Author Archives: achouston

We’re All Verbs Now


Maybe, maybe not. Are there any English speakers today who don’t accept text as a verb? It was an easy move to permit text as a verb, follownig the paradigm of other communication channel noun-verb pairs in English — the … Continue reading

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Linguistic Asymmetries


Have you ever noticed that, while some words which take a prefix seem to form nice pairings with opposite meaning polarity (tie/untie, compliance/noncompliance, tasteful/distasteful), other pairs don’t work this way? For example, there is nonplussed, but not plussed, insipid, but … Continue reading

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Blind Tasting: the Audiobook Edition


Blind Tasting is now available as an audiobook.  You can listen to sample chapters for free and you can also buy the entire, unabridged novel as a digital download. Producing this edition in a recording studio — working with a … Continue reading

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Journey in Northern Light


Just a quick add-on to yesterday’s mention of the summer solstice. Check out this beautiful time-lapse sequence of  The Arctic Light by TSO Photography.  ‘The Arctic Light’ is the name given by the photographer to the time period about 2-4 weeks … Continue reading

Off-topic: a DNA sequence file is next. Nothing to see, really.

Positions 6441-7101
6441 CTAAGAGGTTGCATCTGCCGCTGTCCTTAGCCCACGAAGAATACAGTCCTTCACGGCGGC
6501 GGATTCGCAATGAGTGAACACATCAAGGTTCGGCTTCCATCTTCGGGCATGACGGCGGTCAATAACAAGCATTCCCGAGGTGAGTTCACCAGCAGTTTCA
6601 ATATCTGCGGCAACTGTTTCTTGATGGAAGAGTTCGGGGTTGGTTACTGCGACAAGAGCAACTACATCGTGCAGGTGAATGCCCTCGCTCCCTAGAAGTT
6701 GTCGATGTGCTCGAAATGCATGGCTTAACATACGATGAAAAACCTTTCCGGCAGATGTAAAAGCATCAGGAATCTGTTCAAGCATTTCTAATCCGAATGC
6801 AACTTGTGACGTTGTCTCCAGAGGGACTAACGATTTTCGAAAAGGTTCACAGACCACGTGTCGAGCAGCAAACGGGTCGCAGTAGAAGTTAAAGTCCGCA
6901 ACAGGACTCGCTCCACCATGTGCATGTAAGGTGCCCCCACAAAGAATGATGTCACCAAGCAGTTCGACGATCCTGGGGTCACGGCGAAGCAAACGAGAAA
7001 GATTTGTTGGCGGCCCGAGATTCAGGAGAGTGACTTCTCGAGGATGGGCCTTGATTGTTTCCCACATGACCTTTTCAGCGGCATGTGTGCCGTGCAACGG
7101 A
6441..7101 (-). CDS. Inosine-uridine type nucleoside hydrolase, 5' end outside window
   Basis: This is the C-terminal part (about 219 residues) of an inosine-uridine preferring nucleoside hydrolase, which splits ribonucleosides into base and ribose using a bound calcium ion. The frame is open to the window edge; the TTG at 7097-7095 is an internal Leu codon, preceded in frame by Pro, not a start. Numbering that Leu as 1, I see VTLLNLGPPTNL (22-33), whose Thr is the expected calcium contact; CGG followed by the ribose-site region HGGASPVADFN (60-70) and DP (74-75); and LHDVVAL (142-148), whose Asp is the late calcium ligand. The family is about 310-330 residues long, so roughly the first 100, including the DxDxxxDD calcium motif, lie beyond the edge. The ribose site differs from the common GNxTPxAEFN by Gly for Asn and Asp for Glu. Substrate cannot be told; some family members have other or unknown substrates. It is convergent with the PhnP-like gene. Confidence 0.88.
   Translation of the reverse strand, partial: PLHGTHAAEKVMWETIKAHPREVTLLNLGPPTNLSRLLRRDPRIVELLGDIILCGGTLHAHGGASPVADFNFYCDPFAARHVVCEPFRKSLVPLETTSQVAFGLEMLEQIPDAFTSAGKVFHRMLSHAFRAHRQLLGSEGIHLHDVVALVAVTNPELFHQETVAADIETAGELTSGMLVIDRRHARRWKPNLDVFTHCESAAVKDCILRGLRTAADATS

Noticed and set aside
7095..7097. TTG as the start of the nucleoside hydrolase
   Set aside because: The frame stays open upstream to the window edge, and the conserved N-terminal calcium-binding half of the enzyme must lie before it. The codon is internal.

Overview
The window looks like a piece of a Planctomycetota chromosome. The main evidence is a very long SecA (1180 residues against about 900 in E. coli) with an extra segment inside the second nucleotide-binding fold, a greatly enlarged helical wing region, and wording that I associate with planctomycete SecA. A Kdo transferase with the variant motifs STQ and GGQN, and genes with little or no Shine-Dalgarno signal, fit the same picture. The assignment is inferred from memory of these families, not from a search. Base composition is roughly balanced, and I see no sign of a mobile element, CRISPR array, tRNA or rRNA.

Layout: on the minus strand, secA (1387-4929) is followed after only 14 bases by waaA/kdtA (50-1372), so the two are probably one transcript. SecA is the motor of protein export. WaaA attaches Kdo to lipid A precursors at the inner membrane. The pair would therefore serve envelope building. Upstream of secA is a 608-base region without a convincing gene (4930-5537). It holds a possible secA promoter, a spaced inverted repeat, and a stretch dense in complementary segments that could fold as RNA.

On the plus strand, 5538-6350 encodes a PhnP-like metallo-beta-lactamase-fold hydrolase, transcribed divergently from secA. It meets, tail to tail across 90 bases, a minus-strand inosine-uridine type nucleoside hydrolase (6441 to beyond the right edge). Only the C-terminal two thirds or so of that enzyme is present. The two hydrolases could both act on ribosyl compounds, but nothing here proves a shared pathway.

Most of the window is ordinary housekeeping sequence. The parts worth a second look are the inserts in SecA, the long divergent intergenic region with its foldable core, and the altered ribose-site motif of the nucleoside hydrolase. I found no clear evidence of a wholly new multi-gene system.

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Happy Summer Solstice, NoHem!


Today is the summer solstice for the northern hemisphere — a consequence of the geometry of the sphere-with-a-tilted-axis that we call home in our solar system.  Today the sun will reach its highest point in the sky at (solar) noon, … Continue reading

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Reading the Signs


If you examine the wording on cautionary road signs, you’ll realize they aren’t wholly consistent.  Yet as native speakers of English (or with working fluency of English) we usually have no trouble interpreting the intended meaning.  The basic semantic task … Continue reading

Posted in Semantics, social context of language, symbols | Tagged , , , , | 2 Comments

What are you searching for?


There’s a lot of talk these days about the limits of current search technology, of the fact that people don’t want to scan pages of blue links anymore. The new goal, as evidenced by the work of legions of energetic … Continue reading

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Nutty Nomenclature


Have you ever wondered why walnuts have surfaces with ridges and grooves whereas almost all other nuts are smooth? Pecans have rows of ridges, but hazel nuts, cashews, brazil nuts, almonds, macademia nuts and pistachios are all smooth, even though … Continue reading

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Word Jumbles #10


POLLOLIP SLITNEC THIPRUM CORTAPI ULECTIC Solutions posted tomorrow on Answers

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Bootstraps


The word bootstrap is pretty common nowadays and shows up mostly as a verb. It is used frequently in the context of Internet and technology enterprises and refers to the process of getting things done, built, or advanced without much … Continue reading

Posted in etymology, language change, Meaning Change | Tagged , , , | 4 Comments